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Why the turtle got its shell

Burrowing power, not protection may have triggered carapace evolution

12:00pm, July 14, 2016
Eunotosaurus africanus illustration

BIG DIG  An ancient reptile (Eunotosaurus africanus), a precursor to today’s turtles, had a body well-suited to burrowing, as illustrated here. (Another extinct reptile, Bradysaurus, is shown in the background.)

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Turtle shells didn’t get their start as natural armor, it seems. The reptiles’ ancestors might have evolved partial shells to help them burrow instead, new research suggests. Only later did the hard body covering become useful for protection.

The findings might also help explain how turtles’ ancestors survived a mass extinction 250 million years ago that wiped out most plants and animals on earth, scientists report online July 14 in Current Biology.

Most shelled animals, like armadillos, get their shells by adding bony scales all over their bodies. Turtles, though, form shells by gradually broadening their ribs until the bones fuse together. Fossils from ancient reptiles with partial shells made from thickened ribs suggest that turtles’ ancestors began to suit up in the same way.

It’s an unusual mechanism, says Tyler Lyson, a paleontologist at the Denver Museum of Nature and Science who led the study. Thicker ribs don’t offer much in the way of protection until they’re fully fused, as they are in modern turtles. And the modification makes critical functions like moving and breathing much harder — a steep price for an animal to pay. So Lyson suspected there was some advantage other than protection to the partial shells.

He and his colleagues examined fossils from prototurtles, focusing on an ancient South African reptile called Eunotosaurus africanus.

Eunotosaurus shared many characteristics with animals that dig and burrow, the researchers found. The reptile had huge claws and large triceps in addition to thickened ribs.

 “We could tell that this animal was very powerful,” says Lyson.

Broad ribs “provide a really, really strong and stable base from which to operate this powerful digging mechanism,” he adds. Like a backhoe, Eunotosaurus could brace itself to burrow into the dirt.

Thanks to a lucky recent find of a fossil preserving the bones around the eyes, the team was even able to tell that the prototurtles’ eyes were well adapted to low light. That’s another characteristic of animals that spend time underground.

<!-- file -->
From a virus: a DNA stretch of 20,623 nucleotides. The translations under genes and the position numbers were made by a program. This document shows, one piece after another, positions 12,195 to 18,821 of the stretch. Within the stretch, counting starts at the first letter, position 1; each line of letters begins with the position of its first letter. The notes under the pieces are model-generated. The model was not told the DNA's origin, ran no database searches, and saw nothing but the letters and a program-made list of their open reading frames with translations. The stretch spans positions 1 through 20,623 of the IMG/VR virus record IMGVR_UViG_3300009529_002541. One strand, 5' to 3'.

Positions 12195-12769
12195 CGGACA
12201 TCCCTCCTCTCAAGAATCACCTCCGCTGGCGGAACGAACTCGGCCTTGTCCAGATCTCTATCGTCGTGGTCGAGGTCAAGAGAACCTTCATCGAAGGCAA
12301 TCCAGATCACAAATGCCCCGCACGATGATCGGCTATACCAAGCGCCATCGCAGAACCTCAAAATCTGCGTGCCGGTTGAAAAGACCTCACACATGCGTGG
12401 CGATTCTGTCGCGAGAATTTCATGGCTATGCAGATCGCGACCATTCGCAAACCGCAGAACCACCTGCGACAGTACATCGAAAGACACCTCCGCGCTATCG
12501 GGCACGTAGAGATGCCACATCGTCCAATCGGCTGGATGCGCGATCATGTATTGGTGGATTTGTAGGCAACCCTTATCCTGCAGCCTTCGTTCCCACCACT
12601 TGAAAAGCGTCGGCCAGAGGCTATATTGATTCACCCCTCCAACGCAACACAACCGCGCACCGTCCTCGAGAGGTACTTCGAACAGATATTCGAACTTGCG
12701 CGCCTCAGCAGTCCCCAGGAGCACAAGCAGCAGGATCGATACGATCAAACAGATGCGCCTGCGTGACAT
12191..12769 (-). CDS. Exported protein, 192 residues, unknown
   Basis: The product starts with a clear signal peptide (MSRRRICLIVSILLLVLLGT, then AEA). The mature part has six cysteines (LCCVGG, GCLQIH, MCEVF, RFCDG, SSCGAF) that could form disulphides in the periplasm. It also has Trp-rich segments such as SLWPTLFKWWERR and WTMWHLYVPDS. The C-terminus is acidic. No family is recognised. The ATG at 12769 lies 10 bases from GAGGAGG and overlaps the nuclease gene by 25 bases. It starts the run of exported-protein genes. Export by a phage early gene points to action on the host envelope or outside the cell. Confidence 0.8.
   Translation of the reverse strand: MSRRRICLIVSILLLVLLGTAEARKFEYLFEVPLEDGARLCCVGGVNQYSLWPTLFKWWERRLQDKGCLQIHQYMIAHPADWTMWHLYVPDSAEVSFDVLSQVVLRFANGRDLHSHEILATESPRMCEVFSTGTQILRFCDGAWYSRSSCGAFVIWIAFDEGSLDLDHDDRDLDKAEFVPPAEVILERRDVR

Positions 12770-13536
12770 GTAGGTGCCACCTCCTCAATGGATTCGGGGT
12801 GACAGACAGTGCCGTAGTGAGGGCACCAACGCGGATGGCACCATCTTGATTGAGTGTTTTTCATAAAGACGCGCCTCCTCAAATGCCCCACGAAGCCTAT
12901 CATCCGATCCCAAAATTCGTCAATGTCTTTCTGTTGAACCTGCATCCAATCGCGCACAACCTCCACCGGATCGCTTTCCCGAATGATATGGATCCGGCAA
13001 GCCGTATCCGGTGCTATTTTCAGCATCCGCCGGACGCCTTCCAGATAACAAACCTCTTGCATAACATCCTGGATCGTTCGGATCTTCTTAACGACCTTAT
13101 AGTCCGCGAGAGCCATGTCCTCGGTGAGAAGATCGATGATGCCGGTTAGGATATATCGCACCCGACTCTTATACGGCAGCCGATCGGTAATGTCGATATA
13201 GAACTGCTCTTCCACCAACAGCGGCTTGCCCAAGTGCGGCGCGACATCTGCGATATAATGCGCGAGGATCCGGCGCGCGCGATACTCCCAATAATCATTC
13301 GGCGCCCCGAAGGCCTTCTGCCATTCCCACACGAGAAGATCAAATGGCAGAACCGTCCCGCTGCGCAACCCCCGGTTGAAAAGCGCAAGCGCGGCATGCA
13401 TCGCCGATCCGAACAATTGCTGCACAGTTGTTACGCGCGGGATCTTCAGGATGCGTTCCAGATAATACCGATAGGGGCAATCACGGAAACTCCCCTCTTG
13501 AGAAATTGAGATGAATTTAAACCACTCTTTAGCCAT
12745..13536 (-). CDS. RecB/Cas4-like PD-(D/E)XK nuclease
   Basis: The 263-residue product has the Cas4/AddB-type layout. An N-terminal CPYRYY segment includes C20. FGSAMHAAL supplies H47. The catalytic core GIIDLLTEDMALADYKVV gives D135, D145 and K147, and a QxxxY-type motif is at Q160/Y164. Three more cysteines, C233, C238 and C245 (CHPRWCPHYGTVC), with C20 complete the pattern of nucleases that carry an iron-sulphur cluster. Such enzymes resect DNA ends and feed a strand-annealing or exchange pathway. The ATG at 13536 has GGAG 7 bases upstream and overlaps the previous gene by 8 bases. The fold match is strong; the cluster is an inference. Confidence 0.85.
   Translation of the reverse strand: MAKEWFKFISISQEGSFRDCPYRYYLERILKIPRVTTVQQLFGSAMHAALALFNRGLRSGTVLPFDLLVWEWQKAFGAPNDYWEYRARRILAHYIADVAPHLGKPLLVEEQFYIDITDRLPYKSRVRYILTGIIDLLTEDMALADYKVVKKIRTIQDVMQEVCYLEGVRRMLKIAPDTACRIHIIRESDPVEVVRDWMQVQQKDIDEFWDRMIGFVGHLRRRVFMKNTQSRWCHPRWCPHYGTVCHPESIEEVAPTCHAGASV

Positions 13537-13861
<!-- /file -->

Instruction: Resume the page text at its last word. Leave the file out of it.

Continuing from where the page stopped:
Swimming and digging use similar motions, Lyson says, so you would expect to find similar skeletal adaptations in water-dwelling animals. But large claws good for moving dirt suggest a life on land.

Fossils from other prototurtle species also have wider ribs and big claws. So the researchers think these traits may have been important for early turtle evolution in general, not just for Eunotosaurus.

Not everyone is entirely convinced. “It’s a very plausible idea, although many other animals burrow but don’t have these specializations,” says Hans Sues, a paleontologist at the Smithsonian Institution’s National Museum of Natural History. Sues says that it will be important to find and study other turtle ancestors well-adapted to digging to bolster the explanation.

Lyson thinks the prototurtles’ burrowing tendencies might have helped them survive the end-Permian mass extinction around 250 million years ago (SN: 9/19/15, p. 10).

“Lots of animals at this time period burrowed underground to avoid the very, very arid environment that was present in South Africa,” Lyson says. “The burrow provides more climate control.”


T. Lyson et al. Fossorial origin of the turtle shell. Current Biology. Vol. 26, July 25, 2016, p. 1. doi: 10.1016/j.cub.2016.05.020.

Further Reading

S. Milius. Turtles make sense after all. Science News Online, July 9, 2009.

T. Sumner. Volcanic activity convicted in Permian extinction. Science News. Vol. 188, September 19, 2015, p. 10.

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